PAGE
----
Angel Killer (2014) by Andrew Mayne
Now You See Me (2019) by Chris McGeorge
The Magic Bullet (2011) by Larry Millett
The Direction of Murder (2020) by John Nightingale
The Paris Librarian (2016) by Mark Pryor
Lost in Time (2022) by A.G. Riddle
The Real-Town Murders (2017) by Adam Roberts
By the Pricking of Her Thumb (2018) by Adam Roberts
Murder in the Oval Office (1989) by Elliott Roosevelt
Red Snow (2010) by Michael Slade
Ghost of the Bamboo Road (2019) by Susan Spann
First Class Murder (2015) by Robin Stevens
4 thoughts on “#765: A Little Help for My Friends – Finding a Modern Locked Room Mystery for TomCat Attempt #15: Red Snow (2010) by Michael Slade”
“This is easily the most explicitly violent book I’ve read in quite some time, and certainly the most blood-soaked to feature on this blog.”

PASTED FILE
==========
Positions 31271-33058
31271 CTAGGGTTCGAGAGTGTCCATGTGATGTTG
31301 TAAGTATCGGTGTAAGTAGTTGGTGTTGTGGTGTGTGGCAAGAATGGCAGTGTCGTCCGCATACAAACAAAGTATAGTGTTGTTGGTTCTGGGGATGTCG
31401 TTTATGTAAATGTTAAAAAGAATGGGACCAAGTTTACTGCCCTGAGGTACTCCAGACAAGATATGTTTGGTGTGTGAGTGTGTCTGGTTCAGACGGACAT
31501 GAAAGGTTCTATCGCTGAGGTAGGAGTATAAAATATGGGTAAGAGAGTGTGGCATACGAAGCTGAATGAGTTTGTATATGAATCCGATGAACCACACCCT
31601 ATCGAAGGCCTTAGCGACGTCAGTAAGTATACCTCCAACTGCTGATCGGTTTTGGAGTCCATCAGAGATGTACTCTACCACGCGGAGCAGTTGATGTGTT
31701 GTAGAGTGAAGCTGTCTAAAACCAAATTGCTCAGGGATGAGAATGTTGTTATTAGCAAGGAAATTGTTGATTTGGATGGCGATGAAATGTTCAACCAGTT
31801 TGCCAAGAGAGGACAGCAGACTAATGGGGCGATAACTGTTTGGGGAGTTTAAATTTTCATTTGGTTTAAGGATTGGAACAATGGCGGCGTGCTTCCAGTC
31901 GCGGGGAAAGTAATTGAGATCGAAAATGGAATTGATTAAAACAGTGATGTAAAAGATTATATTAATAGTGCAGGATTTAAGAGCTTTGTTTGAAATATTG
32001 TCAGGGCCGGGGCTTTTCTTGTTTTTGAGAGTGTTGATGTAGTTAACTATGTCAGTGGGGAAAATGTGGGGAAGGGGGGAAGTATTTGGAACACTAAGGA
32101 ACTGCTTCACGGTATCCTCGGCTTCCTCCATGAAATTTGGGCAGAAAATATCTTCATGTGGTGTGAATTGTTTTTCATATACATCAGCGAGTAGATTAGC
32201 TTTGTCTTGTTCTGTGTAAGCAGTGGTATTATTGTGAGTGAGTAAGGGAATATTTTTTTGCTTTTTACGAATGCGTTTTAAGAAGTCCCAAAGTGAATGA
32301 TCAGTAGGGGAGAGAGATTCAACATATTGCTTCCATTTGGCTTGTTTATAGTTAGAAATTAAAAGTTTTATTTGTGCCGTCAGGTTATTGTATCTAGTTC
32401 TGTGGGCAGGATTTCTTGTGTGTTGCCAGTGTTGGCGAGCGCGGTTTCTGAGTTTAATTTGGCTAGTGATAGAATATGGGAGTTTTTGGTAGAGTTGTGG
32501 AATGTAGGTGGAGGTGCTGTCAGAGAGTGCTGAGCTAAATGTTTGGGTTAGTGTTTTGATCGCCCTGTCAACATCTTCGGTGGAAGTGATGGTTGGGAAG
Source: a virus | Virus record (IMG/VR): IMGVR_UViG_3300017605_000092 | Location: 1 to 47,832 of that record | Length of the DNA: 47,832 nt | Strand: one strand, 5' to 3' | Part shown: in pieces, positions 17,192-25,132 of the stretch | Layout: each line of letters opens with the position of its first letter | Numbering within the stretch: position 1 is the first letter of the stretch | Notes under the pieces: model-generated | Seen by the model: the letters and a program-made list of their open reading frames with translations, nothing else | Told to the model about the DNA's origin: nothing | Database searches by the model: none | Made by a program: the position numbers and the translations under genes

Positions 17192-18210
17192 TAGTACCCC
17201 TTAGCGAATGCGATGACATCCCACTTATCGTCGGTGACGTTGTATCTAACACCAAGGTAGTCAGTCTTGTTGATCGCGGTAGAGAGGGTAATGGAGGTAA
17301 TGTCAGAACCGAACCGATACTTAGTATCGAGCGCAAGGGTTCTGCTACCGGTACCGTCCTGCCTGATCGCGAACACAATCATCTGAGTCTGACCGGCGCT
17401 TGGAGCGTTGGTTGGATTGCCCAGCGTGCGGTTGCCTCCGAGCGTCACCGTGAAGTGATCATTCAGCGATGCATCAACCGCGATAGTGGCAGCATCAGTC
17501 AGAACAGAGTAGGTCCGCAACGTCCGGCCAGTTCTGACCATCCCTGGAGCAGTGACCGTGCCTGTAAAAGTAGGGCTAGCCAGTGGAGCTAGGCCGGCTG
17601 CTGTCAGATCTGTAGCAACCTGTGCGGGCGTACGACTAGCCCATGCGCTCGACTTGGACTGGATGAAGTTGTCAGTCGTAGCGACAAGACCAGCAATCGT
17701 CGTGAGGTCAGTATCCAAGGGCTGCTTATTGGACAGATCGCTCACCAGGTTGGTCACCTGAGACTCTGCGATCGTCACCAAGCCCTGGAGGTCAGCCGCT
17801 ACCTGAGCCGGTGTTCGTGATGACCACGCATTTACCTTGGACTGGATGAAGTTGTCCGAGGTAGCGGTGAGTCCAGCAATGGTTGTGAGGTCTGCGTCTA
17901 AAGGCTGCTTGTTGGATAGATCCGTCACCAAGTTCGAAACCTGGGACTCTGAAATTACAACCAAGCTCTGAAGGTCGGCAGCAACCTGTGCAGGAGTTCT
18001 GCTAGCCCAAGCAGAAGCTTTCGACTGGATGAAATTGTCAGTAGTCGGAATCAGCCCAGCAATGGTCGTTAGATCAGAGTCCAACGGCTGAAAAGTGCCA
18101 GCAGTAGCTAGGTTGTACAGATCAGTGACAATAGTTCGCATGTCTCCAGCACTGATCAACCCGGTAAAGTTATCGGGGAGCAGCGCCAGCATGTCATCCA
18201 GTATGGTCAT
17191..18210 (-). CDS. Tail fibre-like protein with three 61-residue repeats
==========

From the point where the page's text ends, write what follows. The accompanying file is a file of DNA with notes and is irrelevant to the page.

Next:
John described Crucified as sadistic retro pulp and that description fitted Ripper like a bloodstained glove, but, much too to John’s annoyance, I took it about as seriously as a corny, 1980s slasher movie. I mean, one of the first murders was a snooty, Publishers Weekly reviewer getting his skull crashed with a mechanical head-clamp. So the edgy, try-hard gore fest didn’t bother me and appreciated the traditional slant of the plot.
So thanks for the review and reminder to return to Slade one of these days. And there’s a previous recommendation climbing to the top of my TBR pile. This time, it’s for reals! 🙂
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The violence here felt less schlocky than that — it has the casual brutality of the 1990s work of Shane Black, Renny Harlin, and their ilk. Nothing sadistic, but violence as a real — an ever-present! — fact of swinging around sharpened ice skates and the like.